RHOC’s Braunwyn Windham-Burke Claims She Only Has $2,900 & ‘Can’t’ Support Kids, See How Much She Wants in Support From Ex Sean as She Calls Him “Aggressive,” Plus He Responds

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RHOC’s Braunwyn Windham-Burke Claims She Has $2.9K and “Unable” to Support Kids as She Requests $10k Per Month in Support From Ex Sean, Plus He Responds

Braunwyn Windham-Burke claimed in recently-filed court documents that she’s unable to support the children she shares with Sean Burke and has just $2,900 to her name.

Two months after filing for divorce after 23 years of marriage, the former Real Housewives of Orange County cast member accused Sean of becoming “increasingly aggressive” towards her amid their divorce battle while also requesting he pay her at least $10,000 per month in alimony.

“I am unemployed. Except for two years during our nearly 23-year marriage, I have stayed home to care for our seven children. I have relied on the Respondent for all financial security since I was 20 years old. I have relied on Respondent to make all financial decisions for 23 years and I have effectively been kept in the dark regarding the true extent of our business interests and assets,” Braunwyn claimed in divorce documents obtained by The U.S. Sun on December 12.

“Recently, Respondent stopped providing any support to me and I am unable to provide for my own support or the support of our children. I have had to rely on [a] family member to assist in meeting my basic living expenses and even expenses for our children,” she continued.

In Braunwyn’s income and expense declaration, she confirmed to the court that she has just $2,900 in cash and bank accounts before noting that her monthly expenses cost $25,750, on average, and include $10,000 towards her Newport Beach rental.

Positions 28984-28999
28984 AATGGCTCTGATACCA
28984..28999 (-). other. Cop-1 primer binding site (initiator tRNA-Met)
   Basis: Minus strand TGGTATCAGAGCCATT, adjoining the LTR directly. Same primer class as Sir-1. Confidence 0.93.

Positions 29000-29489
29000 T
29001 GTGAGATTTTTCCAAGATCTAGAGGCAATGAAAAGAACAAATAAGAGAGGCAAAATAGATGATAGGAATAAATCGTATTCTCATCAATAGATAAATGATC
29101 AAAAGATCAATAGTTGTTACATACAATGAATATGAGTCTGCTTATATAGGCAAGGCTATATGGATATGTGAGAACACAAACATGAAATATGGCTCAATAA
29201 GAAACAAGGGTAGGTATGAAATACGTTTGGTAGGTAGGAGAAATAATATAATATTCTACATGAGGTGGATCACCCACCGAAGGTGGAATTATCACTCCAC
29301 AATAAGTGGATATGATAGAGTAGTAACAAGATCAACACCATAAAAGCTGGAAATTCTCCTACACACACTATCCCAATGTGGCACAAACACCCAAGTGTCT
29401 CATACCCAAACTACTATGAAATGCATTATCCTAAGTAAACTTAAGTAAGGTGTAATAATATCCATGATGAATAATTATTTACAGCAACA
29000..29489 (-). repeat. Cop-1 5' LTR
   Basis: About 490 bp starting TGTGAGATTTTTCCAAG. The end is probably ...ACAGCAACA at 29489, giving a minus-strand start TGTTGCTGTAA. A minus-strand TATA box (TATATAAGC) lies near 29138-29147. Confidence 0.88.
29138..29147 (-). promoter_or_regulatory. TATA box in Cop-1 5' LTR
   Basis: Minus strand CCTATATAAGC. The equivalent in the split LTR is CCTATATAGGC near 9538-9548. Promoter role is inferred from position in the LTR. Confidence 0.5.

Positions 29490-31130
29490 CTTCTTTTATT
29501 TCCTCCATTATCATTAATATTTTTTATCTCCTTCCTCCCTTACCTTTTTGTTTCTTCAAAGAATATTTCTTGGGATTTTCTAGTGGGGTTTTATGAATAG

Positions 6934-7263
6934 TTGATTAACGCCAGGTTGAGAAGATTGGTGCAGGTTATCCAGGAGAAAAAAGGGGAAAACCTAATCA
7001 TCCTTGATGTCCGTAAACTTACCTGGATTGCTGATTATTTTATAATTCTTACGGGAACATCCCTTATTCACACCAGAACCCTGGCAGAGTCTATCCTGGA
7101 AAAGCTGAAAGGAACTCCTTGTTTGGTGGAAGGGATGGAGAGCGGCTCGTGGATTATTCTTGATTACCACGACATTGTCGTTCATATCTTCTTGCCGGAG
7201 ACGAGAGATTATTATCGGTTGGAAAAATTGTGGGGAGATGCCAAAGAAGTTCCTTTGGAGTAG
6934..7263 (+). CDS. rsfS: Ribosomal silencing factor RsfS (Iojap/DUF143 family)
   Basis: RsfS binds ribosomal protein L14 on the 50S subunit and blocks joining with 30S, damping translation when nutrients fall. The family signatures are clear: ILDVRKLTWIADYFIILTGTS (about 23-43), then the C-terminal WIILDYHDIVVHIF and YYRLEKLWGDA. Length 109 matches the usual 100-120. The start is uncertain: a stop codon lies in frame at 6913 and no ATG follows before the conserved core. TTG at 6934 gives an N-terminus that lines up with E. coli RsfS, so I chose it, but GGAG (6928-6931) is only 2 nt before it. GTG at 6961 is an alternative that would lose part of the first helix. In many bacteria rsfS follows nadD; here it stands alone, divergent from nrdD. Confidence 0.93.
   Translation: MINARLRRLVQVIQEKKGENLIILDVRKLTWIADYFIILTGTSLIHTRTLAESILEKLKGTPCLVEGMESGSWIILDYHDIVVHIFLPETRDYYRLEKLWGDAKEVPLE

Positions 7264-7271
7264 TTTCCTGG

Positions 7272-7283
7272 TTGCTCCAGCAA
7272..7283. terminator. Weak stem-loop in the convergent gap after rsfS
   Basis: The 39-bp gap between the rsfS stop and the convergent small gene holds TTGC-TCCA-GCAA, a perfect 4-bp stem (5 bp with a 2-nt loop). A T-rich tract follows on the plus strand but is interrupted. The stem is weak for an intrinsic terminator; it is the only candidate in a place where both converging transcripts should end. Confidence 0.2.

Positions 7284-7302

Meanwhile, Braunwyn said she believes Sean brings in $65,000 per month for his work as President and COO for one company and $10,000 per month from a second.

According to Braunwyn, she and Sean “enjoyed an upper middle-class lifestyle” during their marriage, and now, she’s nowhere near “the standard of living,” driving a Lincoln Navigator as Sean drives “brand new Mercedes and BMW’s automobiles.”

“We traveled with the children to Europe, Miami, Puerto Rico, New York and many other island vacations,” she recalled in her docs. “We would dine out weekly at restaurants such as Mastros, Javier’s and Marmalade where our average check exceeded $500.00. We had two nannies and a full-time housekeeper. I had a private trainer, and a stylist that would come to the house monthly and had my hair and makeup done regularly.”

“I enjoyed a [shopping] budget and bought luxury handbags,” she added, requesting at least $10,000 in alimony and an additional $10,000 for attorney’s fees and child support for their children, including Bella, 22, Rowan, 20, Jacob, 17, twins Caden and Curren, 9, Koa, 8, and Hazel, 4.

In his response to Braunwyn’s divorce filing, Sean requested the court consider awarding him with alimony while also checking the box for spousal support payable to Braunwyn and stating that he thinks they should cover their own attorney fees.

While Braunwyn and Sean have agreed on sharing joint legal and physical custody, Braunwyn said their co-parenting relationship has been on the decline in recent months.

“Until recently, the Respondent and I have communicated well regarding the needs of our children and have had a successful co-parenting relationship,” she explained. “We have been able to adopt a nesting system where one parent stays in the family home with the children in alternate weeks to provide a stable and consistent environment for them. This arrangement worked well until the Respondent was served until the Summons and Petition in this matter.”

Braunwyn then said Sean had become “increasingly aggressive” toward her, as had his unnamed girlfriend, who Braunwyn accused of “making threats to me via text, calling me very derogatory names.”

“Although, I am hopeful that the Respondent and I can resume a good, cooperative, and communicative co-parenting arrangement, until and unless that happens, I believe it may be in the children’s best interests to reside primarily with me and have custodial periods of time with the Respondent where we can maintain separate residences and create a more healthy and less angry environment for the children,” she wrote.

“I would hope this would just be a transitionary period where we can learn to move on in a cooperative [and] amicable manner,” Braunwyn added.

Braunwyn and Sean are scheduled to attend court-appointed mediation in January and a second hearing in February.

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